Liberal MP Craig Kelly was met with outrage and criticism in parliament this morning when he linked rising power costs, renewable energy and apartment living for the number of children drowning in Australia.
Kelly rose to speak on a motion moved by colleague John McVeigh, the member for Groom, about drownings in Australia. Kelly said "policies being put in by governments, both state and federal", were increasing power costs and therefore increasing the cost of swimming lessons.
The member for Hughes spoke about a swimming centre in his Sydney electorate, the owners of which had complained about the rising costs of power -- which they need to filter and heat the pool water -- and claimed their business would be $100,000 worse off under previous power policies.
"I hate to harp on this", Kelly said, before adding that "I don't want to make this issue on drownings about other partisan issues" and that "if we raise the cost of electricity in this country, the burden is paid by those centres that pay the electricity bills and it's higher costs for swimming lessons".
"We cannot ignore that fact in this parliament that there are policies being put in by governments, both state and federal, that are increasing the costs of electricity, and by doing so, we increase the cost of kids' swimming lessons."
Craig Kelly fired up, talking about power prices and swimming pools and child drownings pic.twitter.com/ki5qKFq5tx— Josh Butler (@JoshButler) November 7, 2016
Policies such as renewable energy and reducing emissions from coal-fired power stations have been blamed by some conservative politicians for putting upward pressure on power prices.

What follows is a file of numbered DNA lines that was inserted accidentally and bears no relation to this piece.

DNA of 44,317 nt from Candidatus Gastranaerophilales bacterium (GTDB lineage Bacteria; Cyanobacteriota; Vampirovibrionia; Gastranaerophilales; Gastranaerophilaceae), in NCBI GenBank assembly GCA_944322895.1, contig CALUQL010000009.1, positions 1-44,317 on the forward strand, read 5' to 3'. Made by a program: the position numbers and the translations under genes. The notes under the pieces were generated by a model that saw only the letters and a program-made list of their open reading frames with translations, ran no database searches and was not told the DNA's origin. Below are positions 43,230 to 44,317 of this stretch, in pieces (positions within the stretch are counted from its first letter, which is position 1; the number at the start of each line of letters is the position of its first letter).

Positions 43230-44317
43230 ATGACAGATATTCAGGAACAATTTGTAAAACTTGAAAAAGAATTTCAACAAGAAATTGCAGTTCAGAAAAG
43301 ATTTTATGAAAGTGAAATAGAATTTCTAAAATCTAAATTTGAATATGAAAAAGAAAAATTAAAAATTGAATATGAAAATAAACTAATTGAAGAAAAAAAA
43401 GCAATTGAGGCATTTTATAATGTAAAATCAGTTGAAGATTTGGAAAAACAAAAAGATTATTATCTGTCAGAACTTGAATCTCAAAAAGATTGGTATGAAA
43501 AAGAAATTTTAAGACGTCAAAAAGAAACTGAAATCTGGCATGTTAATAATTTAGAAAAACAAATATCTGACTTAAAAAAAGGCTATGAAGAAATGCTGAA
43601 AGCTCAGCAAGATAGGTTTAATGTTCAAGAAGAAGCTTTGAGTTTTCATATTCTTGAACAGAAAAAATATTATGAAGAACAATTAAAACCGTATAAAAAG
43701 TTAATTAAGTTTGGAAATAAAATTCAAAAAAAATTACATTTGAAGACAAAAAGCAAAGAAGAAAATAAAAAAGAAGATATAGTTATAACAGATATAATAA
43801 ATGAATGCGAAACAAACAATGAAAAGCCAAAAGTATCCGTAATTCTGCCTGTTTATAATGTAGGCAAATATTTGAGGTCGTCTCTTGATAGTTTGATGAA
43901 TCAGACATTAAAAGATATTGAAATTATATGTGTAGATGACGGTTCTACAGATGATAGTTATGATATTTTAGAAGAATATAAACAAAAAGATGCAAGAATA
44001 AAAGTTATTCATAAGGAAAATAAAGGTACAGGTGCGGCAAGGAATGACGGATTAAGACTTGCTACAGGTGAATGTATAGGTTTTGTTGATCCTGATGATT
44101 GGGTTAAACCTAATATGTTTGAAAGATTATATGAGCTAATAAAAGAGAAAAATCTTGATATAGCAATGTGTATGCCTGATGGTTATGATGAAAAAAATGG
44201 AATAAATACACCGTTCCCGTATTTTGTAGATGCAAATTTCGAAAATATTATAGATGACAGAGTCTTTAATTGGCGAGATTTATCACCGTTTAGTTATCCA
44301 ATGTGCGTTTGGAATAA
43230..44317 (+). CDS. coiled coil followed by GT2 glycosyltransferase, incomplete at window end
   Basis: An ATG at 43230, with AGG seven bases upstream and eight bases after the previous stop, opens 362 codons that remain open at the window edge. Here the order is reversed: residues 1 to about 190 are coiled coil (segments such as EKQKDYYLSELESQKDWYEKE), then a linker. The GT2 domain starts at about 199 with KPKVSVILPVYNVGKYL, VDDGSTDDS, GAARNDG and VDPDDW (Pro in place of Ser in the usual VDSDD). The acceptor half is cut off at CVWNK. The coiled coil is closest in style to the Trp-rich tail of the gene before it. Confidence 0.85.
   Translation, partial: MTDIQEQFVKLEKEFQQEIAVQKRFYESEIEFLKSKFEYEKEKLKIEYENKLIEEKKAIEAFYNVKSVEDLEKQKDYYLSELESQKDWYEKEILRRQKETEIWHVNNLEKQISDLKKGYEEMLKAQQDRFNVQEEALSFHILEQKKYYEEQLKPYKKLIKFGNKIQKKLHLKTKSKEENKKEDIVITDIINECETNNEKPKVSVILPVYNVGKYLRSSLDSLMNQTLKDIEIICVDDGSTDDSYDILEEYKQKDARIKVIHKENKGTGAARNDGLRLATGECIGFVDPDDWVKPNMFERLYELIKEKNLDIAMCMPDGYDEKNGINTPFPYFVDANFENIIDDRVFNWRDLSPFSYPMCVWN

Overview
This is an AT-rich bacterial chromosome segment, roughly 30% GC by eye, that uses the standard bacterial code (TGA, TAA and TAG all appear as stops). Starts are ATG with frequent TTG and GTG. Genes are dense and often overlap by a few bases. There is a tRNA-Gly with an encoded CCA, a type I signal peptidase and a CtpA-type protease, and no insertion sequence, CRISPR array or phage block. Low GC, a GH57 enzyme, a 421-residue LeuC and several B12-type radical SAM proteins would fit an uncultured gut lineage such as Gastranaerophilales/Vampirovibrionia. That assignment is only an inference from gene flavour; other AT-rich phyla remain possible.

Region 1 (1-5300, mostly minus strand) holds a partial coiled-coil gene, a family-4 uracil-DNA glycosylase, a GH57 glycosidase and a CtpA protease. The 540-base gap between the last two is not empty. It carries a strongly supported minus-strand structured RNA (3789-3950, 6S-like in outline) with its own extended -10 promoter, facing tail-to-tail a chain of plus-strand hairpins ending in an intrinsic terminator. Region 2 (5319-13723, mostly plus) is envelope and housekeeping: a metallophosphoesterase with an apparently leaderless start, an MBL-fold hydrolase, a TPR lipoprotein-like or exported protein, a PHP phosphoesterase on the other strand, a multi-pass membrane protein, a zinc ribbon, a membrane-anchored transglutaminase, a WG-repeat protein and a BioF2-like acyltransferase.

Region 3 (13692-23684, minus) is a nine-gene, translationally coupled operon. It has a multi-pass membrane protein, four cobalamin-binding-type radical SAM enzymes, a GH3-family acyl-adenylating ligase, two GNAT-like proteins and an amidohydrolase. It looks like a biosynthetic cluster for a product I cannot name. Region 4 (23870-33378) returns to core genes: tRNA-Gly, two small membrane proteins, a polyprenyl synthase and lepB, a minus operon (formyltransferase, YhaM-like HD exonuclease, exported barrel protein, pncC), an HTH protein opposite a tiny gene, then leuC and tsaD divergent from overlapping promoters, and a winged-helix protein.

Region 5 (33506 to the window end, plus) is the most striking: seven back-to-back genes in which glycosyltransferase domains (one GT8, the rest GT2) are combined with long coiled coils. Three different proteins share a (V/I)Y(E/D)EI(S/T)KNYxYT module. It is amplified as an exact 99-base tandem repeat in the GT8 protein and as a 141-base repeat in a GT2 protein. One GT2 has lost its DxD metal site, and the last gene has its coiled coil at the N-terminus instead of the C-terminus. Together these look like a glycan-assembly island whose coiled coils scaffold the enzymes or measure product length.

Kelly raised the idea of power subsidies for swimming centres, as well as a compulsory program for school children to get swimming lessons. He cited the Royal Life Saving drowning report for 2016, which stated 280 people drowned in Australian waterways in the 2015-16 year. More than 80 percent of drowning victims were male, with 23 percent of all drowning deaths occurring at beaches, 21 percent in rivers or creeks, and 19 percent in oceans and harbours.
The number of young people drowning in 2015-16 were actually mostly below the 10-year average, with drownings in the 0-4, 5-9, 15-17 and 18-24 age groups below the average. Only the 10-14 age bracket was above the average.
Kelly had earlier said housing policies could be to blame for child drownings.
"The issue I see going forward is if we look at our housing policies in our cities, we're having more and more children growing up in high-rise apartments where they're unlikely to have a backyard swimming pool where they can learn to live," he said.
"I think of my experience growing up in Peakhurst, just a middle class suburb in the south of Sydney, many of our neighbours had the simple backyard swimming pool... we got in as kids and we learned to swim. That opportunity will be denied to thousands and thousands of young kids because of the change of housing policy in this nation where more and more children will be growing up in high rise apartments."
Steve Georganas, the Labor MP for Hindmarsh, was next to speak. He said it was a "disgrace" and he was "disappointed" that Kelly had "decided to bring politics into such a motion".